Interstitial Fluid Monitoring
Biomedical engineers from the University of Cincinnati are developing sensors to measure the hormones and other chemicals in interstitial fluid, which contains many of the same benchmarks for monitoring as traditional blood work.
Credit: U.S. National Science Foundation
Blood may be the gold standard for health monitoring, but nobody likes the poking and prodding of a doctor's visit. What if drawing blood was no longer necessary for health monitoring? We'll explore the future of diagnosis in the U.S. National Science Foundation's "Discovery Files."
Beyond blood, people have liters of interstitial fluid, the watery substance between and around cells, that make up as much as 15% of their body weight. Interstitial fluid contains many of the same chemicals in the same proportions as blood, offering a potential alternative to painful, costly, and time-consuming lab work.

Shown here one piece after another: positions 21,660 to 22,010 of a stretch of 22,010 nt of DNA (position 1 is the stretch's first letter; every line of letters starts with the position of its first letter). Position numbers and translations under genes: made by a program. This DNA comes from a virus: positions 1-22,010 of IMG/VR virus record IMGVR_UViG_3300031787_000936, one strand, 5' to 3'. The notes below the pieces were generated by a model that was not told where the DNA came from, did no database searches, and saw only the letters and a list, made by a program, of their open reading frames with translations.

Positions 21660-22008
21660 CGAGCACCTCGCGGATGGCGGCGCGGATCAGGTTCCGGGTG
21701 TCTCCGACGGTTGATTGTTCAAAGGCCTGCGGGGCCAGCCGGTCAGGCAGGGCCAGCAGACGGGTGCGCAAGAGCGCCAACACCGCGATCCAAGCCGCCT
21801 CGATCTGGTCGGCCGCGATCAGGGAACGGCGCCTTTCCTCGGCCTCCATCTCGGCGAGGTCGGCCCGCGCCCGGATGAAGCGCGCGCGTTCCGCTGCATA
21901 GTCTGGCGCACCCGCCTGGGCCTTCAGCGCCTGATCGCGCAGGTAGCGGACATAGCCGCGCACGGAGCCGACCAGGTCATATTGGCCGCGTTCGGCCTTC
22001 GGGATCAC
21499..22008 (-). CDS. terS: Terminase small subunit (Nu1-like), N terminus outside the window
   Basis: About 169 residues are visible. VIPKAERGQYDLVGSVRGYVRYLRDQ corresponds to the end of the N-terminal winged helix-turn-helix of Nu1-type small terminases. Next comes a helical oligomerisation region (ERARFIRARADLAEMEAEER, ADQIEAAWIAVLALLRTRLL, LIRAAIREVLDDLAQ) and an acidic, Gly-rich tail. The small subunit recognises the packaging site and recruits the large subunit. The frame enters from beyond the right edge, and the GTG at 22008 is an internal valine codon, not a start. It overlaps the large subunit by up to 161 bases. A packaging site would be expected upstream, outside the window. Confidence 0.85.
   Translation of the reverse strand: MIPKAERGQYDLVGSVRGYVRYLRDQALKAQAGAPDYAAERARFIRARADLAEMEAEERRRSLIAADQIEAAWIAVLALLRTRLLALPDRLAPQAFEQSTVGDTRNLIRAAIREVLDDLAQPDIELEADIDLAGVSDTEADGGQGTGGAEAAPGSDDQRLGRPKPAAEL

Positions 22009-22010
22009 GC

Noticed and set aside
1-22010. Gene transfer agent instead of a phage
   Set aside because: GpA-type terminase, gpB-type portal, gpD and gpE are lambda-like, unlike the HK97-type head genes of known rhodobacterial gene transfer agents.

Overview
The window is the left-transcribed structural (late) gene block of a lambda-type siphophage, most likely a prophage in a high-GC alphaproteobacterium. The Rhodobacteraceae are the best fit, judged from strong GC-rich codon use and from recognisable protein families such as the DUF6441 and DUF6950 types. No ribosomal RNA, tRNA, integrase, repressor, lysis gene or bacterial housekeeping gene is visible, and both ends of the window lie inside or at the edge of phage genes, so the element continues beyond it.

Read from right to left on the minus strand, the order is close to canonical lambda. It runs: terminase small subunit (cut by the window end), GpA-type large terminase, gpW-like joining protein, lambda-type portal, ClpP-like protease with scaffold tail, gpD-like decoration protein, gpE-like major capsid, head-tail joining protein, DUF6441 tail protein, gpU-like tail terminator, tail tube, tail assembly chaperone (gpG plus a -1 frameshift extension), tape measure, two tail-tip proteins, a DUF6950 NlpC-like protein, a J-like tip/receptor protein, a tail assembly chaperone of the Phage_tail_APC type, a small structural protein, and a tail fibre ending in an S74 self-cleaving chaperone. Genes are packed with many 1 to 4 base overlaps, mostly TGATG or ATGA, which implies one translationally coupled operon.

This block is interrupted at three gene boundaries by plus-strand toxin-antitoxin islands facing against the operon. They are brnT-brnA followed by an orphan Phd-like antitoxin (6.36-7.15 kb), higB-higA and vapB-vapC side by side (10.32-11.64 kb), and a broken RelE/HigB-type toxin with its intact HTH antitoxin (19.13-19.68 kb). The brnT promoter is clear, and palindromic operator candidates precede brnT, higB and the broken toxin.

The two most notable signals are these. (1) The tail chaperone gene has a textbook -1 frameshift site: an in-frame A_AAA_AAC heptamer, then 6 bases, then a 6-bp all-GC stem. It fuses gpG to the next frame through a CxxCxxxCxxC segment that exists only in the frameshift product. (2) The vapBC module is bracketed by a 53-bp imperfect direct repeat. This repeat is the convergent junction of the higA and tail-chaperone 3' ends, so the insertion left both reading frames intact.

With support from NSF, biomedical engineers from the University of Cincinnati are developing sensors to measure the hormones and other chemicals found in interstitial fluid. In a recently published study, they outlined and compared ways that doctors can sample interstitial fluid, such as applying suction to the skin or deploying microdialysis.
The fluid holds promise for monitoring health through wearable technology that would allow for continuous diagnosis. Using a tiny patch, the biomedical engineers were able to pierce the skin using microneedles less than 1 millimeter in length.
This technology could help doctors track the efficacy of drugs to ensure proper dosage or provide early diagnosis of illness by monitoring the immune system. Additionally, interstitial fluid allows for rich insights into disease states and cell signals that may or cannot be detected by sampling blood.
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